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March 1, 2018

Hard work and determination propel student’s success

Janelle Domoney prepares more food before 10 a.m. than many people do in a month. A student in JCCC’s Chef Apprenticeship program, Domoney works full time at the Westin Kansas City at Crown Center while taking a full load of classes.

Dedicated to her craft

When Domoney decided to pursue her dream of becoming a chef, JCCC’s Chef Apprenticeship program was at the top of her list. The program has an Exemplary rating from its accrediting body, the American Culinary Federation (ACF), and Domoney said it’s a great investment. “You get a tremendous culinary education at a community college price,” Domoney said. “I like the apprenticeship aspect so you really are learning what it’s like to work in a kitchen, to be a chef, while completing your education.”

Although Domoney lived almost four hours from Kansas City, she chose to work at the Westin Crown Center with Executive Chef Luong Lee, who is a JCCC Chef Apprenticeship alumnus. “I wanted to work at a hotel because they never close; you cook all the time. I wanted as much good, solid experience as I could get under a top-notch chef to make me more marketable,” she said.

So she packed up and moved to a 494-square-foot apartment in downtown Kansas City and started working on her dream.

Never a dull moment

On any given day, Domoney’s tasks might include cooking guests’ custom orders at the omelet station in one of the hotel-operated restaurants, or preparing meals for the lunch rush at one of its quick-service restaurants, or prepping for a banquet.

Although banquet preparation is a lot of work, Domoney said she loves it. Vegetables must be cut uniformly, chicken breasts or steaks seared to perfection, and the sauces mixed and cooked to the right consistency. The salads, vegetables, starches, proteins and desserts must all be created, put on plates and then stored until ready to be served.

There’s a lot going on as Domoney’s team makes hundreds of plates of food and puts them in the hot box – a temperature-controlled box about the size of two residential refrigerators. “Keep in mind, we’re doing 150 to 400 or more plates at a time,” Domoney said. “And not all plates are the same; we have to address individual dietary requests like vegetarian and gluten-free.”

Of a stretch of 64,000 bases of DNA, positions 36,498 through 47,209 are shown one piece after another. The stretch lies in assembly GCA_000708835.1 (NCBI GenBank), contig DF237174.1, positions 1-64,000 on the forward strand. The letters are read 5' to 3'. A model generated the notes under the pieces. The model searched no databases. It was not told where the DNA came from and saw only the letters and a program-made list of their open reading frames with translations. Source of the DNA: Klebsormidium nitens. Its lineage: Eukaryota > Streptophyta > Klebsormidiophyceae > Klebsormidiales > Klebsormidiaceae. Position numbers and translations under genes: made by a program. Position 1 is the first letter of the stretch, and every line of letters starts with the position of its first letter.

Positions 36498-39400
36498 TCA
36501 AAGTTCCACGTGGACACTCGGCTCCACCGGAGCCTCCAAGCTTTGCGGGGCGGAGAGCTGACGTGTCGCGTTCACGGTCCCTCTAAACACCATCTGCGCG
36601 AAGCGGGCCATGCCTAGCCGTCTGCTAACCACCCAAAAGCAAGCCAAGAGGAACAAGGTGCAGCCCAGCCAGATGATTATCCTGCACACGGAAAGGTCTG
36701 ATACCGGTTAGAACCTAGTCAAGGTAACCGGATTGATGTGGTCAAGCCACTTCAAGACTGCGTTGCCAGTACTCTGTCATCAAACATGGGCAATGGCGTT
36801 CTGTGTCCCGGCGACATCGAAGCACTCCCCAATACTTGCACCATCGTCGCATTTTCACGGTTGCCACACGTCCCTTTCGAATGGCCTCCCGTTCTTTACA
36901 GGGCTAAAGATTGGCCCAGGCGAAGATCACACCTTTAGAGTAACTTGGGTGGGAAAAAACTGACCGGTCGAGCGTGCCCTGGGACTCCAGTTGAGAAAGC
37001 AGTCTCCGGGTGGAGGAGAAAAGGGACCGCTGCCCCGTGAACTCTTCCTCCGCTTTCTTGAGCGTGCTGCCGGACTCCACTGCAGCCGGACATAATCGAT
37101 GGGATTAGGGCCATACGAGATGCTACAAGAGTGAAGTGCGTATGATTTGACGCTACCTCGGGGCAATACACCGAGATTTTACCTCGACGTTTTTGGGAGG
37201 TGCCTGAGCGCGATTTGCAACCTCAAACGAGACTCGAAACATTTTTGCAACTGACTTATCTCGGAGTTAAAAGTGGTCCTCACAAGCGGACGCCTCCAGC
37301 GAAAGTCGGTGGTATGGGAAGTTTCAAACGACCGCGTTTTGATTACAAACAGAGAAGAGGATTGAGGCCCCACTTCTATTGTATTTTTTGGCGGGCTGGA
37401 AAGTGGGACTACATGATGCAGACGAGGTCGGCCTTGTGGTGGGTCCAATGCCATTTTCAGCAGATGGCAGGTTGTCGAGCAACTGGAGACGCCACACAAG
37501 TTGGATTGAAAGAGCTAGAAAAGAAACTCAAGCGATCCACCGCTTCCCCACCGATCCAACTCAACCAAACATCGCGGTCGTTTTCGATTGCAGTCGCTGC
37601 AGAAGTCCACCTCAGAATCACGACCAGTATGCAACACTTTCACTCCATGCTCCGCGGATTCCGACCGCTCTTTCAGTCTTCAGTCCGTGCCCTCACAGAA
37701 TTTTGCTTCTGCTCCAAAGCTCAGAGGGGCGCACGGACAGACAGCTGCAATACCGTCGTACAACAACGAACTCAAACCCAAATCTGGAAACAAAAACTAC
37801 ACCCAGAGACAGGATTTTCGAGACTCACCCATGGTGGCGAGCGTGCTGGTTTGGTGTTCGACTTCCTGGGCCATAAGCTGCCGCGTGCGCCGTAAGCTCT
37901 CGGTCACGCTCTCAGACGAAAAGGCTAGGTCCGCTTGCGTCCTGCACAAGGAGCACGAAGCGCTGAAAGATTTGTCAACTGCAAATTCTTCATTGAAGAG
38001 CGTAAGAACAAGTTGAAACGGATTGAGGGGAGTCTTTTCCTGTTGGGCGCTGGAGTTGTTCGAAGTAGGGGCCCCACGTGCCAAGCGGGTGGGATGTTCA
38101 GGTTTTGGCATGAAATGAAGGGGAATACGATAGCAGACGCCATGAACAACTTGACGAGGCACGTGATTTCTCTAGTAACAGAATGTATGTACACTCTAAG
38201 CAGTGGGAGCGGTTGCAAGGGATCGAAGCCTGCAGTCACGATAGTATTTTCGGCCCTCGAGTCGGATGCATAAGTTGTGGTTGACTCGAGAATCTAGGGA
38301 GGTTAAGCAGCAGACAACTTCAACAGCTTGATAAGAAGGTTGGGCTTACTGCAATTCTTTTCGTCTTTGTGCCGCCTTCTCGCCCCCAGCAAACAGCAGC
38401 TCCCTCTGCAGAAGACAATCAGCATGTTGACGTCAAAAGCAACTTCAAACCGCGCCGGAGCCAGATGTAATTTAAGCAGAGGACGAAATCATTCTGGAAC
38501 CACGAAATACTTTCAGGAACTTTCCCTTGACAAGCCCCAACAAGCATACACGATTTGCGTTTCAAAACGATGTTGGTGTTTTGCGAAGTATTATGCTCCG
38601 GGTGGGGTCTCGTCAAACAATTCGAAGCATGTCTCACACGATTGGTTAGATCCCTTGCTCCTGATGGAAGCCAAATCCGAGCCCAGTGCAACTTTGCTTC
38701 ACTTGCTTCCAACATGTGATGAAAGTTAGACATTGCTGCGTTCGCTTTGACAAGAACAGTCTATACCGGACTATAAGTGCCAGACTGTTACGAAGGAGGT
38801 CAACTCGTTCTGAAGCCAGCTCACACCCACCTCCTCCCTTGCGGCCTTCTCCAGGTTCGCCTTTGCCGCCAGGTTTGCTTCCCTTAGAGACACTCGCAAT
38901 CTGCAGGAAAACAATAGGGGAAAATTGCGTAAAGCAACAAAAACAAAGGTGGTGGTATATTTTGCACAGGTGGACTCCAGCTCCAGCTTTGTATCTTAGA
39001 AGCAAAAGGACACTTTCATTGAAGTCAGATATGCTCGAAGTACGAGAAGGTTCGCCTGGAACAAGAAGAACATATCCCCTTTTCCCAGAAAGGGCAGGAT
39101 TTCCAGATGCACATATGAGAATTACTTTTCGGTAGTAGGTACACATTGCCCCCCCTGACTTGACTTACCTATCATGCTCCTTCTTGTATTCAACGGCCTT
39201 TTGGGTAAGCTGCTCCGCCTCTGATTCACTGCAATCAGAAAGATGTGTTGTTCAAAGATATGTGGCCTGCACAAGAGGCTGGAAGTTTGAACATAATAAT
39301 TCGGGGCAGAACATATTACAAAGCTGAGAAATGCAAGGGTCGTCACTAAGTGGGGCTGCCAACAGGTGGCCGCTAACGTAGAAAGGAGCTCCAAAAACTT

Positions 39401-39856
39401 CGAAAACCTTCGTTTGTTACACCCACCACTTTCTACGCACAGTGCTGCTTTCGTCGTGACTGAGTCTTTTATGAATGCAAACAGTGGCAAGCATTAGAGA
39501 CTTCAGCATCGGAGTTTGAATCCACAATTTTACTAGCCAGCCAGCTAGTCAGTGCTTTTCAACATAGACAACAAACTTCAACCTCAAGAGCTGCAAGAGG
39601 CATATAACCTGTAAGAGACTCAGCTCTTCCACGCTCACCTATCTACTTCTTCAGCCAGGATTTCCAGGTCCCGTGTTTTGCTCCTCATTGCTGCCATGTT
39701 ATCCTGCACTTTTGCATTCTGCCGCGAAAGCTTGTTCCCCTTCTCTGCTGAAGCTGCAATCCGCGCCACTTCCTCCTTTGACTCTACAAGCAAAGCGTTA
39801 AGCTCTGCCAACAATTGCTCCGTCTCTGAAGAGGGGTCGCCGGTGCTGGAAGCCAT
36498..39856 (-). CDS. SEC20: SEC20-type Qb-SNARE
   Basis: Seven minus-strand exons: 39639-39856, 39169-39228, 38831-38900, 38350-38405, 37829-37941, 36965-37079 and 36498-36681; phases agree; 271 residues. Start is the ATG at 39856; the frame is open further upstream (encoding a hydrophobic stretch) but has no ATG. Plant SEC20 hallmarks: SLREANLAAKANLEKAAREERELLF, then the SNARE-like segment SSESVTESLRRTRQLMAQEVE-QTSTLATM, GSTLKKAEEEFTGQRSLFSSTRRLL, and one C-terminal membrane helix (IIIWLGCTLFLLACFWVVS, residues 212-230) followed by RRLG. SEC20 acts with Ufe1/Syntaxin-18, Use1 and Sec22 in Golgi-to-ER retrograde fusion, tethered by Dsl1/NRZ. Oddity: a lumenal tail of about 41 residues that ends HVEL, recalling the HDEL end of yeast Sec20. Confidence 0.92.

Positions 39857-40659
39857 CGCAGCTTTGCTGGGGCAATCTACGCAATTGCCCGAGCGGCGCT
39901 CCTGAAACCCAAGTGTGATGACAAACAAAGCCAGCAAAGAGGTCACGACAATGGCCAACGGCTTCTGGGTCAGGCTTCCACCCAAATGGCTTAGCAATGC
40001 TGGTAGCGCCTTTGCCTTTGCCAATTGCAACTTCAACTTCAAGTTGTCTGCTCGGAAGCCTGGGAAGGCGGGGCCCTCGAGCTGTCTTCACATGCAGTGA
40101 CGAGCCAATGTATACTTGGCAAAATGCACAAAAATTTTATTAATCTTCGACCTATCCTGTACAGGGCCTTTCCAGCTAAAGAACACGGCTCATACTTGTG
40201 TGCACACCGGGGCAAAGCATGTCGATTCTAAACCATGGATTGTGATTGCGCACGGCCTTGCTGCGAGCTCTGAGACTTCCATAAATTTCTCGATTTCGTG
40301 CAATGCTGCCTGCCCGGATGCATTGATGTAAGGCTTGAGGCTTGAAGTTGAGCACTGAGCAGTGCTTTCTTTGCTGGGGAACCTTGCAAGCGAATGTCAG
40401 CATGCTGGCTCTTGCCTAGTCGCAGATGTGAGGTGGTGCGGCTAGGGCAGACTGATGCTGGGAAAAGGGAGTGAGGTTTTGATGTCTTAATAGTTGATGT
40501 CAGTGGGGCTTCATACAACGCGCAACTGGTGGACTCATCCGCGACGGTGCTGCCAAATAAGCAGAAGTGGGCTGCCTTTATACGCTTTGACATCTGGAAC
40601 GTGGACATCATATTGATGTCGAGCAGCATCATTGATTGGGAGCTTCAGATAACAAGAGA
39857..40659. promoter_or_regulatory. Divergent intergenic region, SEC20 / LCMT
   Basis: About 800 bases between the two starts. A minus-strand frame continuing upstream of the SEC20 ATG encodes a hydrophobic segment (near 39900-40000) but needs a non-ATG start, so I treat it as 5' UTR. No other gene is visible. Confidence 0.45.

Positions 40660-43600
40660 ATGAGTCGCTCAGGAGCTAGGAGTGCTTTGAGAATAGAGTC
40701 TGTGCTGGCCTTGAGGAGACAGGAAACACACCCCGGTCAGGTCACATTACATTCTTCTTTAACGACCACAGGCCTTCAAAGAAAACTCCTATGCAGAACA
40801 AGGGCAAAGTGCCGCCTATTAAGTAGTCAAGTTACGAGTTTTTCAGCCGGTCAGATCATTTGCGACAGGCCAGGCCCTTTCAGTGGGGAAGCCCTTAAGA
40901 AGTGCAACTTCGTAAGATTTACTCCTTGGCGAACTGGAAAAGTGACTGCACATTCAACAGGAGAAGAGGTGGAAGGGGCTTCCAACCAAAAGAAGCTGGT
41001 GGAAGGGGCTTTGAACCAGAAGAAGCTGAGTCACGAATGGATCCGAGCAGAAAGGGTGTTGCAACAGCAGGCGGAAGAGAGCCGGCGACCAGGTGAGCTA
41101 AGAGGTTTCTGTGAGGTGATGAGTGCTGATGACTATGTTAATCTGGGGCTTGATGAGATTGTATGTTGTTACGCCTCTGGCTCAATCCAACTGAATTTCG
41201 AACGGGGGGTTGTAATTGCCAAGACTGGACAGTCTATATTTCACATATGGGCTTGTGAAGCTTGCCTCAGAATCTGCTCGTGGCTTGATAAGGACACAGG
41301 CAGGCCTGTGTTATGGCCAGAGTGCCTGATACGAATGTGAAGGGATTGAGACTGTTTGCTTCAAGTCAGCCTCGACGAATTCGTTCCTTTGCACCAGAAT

It requires a lot of coordination between multiple departments such as garde-manger (cold food production for salad), pastry (for the baked goods) and banquets. Domoney will log hours in each of these areas to complete her apprenticeship.

All of the food has to be ready at the same time and kept warm until dozens of servers swarm the banquet hall, delivering platters to hundreds of hungry guests.

But it’s not over for the chefs. As soon as the food goes out, preparation starts for the next event. Domoney said for one corporate event – a series of luncheons over two days that served approximately 8,000 people – they cut and prepared 4,000 pounds of vegetables.

Labor of love

Even chef apprentices who aren’t interested in large-scale events don’t get a break. If you work at a medium- to large-sized restaurant, you must prepare many different dishes in a short period of time. And at a small restaurant, you do most of the work yourself. “There’s no boredom as a chef,” Domoney said.

 “Being a chef has been over-romanticized on TV,” said Jerry Marcellus, Apprentice Coordinator and Professor of Hospitality Management. “It’s a job that’s stressful, fast-paced, physically demanding and where both speed and perfection are a must in a professional kitchen.”

But students like Domoney wouldn’t have it any other way. JCCC’s robust apprenticeship program is registered with the U.S. Department of Labor and requires 6,000 hours of hands-on work over three years with an ACF-accredited facility. Students who complete the 75-credit-hour program also receive an Associate of Applied Science degree.

Marcellus said the program is a great combination of classroom and work experience. “Our apprentices are in high demand. Not only are they graduating with a strong foundation of culinary knowledge, but they also are getting the management and financial side of the business.” Graduates go on to run kitchens in restaurants, country clubs or hotels, or to own their own restaurants.

Always learning

Domoney has been amazed at how willing the chefs are to teach her the tricks and tools of the trade. “They’re operating this huge, fast-paced business, and yet, they take time to show me how to make 15 gallons of soup or fillet a salmon.”

Domoney said that when she's on campus at the Wylie Hospitality and Culinary Academy, the teaching never stops. “It happens in the hallways; it happens everywhere. The knowledge never stops flowing between students and faculty in this beautiful facility.”

Domoney shared three qualities that she thinks potential chef apprentices should have:

  • A basic knowledge of cooking – know measurements and understand how heat interacts with food.
  • Passion for cooking and love for hard work.
  • The willingness to fail, look stupid and ask questions.

All of those are learning opportunities that will make you better.

Now you’re cooking!

If you think you have what it takes to master the Chef Apprenticeship program, contact Jerry Marcellus at 913-469-8500, ext. 3611.